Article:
Faster, Please!

Iran Heats Up: The Bazaar Strikes Back

The death spiral of the Islamic Republic seems to be gathering momentum. That big fire at a major oil well I told you about last week continues unabated, with big flames and clouds of noxious black smoke pouring out.  And these are the people who offered to clean up the much larger catastrophe in the Gulf of Mexico.

But mere physical disaster is trivial compared to the events that are taking place in Iran.  In the past week, the regime has been confronted with two direct challenges: a strike in the grand bazaar of Tehran, and the very public battle between conflicting elements of the regime for control over the Free University. The strike in the bazaar — protesting a dramatic 70% increase in their taxes — was taken very seriously by the regime, because the supreme leader and his cronies know that if the merchants turned against them it could prove fatal.  Khamenei capitulated within a few hours, just as he had two years ago when the bazaar shut down for an entire week.  This sudden about-face from the supreme leader did not bring order to the country’s markets; the strike continues, which is big news indeed.

The  Tehran bazaar was closed again on Wednesday, and spread to at least two other major cities, Isfahan and Tabriz. The regime reacted violently, sending Revolutionary Guardsmen and Basijis, all in plain clothes, to attack the merchants who had closed their shops. No bullets or clubs this time — the knife has now become the weapon of choice — and the Isfahan bazaar was placed under virtual military occupation.

While the strikes may have begun as a narrowly defined economic protest against new taxes, they soon took on a clear political hue, with chants of “death to the dictator!” ringing out across the bazaar.  The latest report I have says that the strikes will continue Thursday, a religious holiday in any event.

This is a very big deal, and everyone knows it. That is why there is violence — about 80 persons wounded and an unknown number arrested, along with one victim, a very popular merchant in Tehran. Will it spread from the normally pro-regime bazaars to the long-suffering workers in such vital sectors of the national economy as oil and textiles? If it does, the ability of the regime to craft a rational strategy of self-defense will be tested.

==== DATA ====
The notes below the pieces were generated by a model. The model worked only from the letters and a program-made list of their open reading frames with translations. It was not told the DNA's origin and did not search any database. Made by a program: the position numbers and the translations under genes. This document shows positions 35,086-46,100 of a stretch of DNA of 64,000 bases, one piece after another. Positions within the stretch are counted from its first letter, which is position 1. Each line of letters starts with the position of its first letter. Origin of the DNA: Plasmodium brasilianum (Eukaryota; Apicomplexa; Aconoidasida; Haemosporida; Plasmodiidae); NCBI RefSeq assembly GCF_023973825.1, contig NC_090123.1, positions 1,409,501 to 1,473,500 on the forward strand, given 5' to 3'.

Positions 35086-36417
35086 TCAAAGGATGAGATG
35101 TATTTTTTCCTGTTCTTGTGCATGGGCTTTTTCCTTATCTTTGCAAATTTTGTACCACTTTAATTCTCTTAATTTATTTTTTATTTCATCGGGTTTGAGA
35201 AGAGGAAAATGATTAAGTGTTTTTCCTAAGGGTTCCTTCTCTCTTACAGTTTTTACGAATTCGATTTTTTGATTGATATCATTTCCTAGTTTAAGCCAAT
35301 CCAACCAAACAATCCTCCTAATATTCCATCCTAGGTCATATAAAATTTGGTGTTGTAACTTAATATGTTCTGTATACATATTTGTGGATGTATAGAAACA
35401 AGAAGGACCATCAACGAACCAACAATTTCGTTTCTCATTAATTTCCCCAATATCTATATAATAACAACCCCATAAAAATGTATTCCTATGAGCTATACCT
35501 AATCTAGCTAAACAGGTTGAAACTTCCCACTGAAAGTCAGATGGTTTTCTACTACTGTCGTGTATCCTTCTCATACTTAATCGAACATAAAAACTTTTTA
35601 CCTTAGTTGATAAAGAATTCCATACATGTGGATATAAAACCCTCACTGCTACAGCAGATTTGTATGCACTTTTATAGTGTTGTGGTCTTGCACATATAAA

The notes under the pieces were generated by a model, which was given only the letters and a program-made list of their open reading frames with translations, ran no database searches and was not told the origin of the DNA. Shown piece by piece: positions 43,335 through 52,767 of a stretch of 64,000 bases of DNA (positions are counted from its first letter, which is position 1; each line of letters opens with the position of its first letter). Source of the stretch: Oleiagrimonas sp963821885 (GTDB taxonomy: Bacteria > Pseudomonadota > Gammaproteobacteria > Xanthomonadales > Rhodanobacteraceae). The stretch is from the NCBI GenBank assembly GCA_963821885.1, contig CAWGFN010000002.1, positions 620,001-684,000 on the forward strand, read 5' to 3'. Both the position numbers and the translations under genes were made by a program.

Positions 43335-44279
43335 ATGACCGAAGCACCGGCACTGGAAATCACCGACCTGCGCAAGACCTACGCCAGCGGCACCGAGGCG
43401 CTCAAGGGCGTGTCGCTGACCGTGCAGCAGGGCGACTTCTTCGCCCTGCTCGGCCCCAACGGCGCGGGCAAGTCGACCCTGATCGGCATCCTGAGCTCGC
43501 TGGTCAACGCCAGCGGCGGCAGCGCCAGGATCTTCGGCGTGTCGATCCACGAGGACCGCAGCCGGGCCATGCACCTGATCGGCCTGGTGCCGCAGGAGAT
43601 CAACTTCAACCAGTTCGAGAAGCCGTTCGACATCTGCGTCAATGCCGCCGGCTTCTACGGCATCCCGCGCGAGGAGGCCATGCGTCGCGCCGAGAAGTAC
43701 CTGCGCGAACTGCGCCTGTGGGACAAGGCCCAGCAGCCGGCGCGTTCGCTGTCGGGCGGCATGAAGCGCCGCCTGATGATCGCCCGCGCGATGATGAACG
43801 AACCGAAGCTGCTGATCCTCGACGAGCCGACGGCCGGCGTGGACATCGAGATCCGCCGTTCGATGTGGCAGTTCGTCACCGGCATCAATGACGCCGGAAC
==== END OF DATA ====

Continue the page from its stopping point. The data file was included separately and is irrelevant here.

Entrail readers will take note that on Tuesday, electricity went out all over Tehran no less than six times, which the regime predictably blamed on sabotage by enemy agents.  And there is a decidedly negative augury on “regime unity.”  Khamenei ran away from deciding the University issue, bravely deciding to leave things as they have been all along. The Free University is a substantial economic and cultural prize, one of the few really big prizes up for grabs in the Shi’ite kleptocracy — most of the others having been gobbled up by the mullahs or by the top brass at the Revolutionary Guards.  As between physical plant and cash flow, the University is worth several billion dollars. Thus, the battle for control.  Khamenei’s failure to take sides leaves both contenders spitting.

Meanwhile, gunfights continue to break out along the Baluchi border, and the aging fleet of Tupolov aircraft continues to experience a spectacularly high rate of hydraulic failure, most recently on Monday on a flight heavily populated with RG officers flying from Abadan to Mashad for vacation. The plane had to make an emergency landing and although there were many casualties, the pilot’s skill prevented a major disaster.  Nobody trusts Iranian airplanes these days;  the EU has banned the bulk of Iran’s civilian aircraft on safety grounds.  But that is a different matter from the pandemic of breakdowns of RG planes, which have a distinct odor of sabotage.

It’s not surprising to see considerable internal turmoil within the ranks.  Ryan Mauro calls our attention to the many signs of dissent within the Revolutionary Guards Corps.

On June 9, a top IRGC strategist, Hassan Abbasi, openly complained [13] that “we cannot count on many of the establishment’s own who were blessed by Khomeini and senior officials because sometimes their hands might actually be joined with the enemy’s.”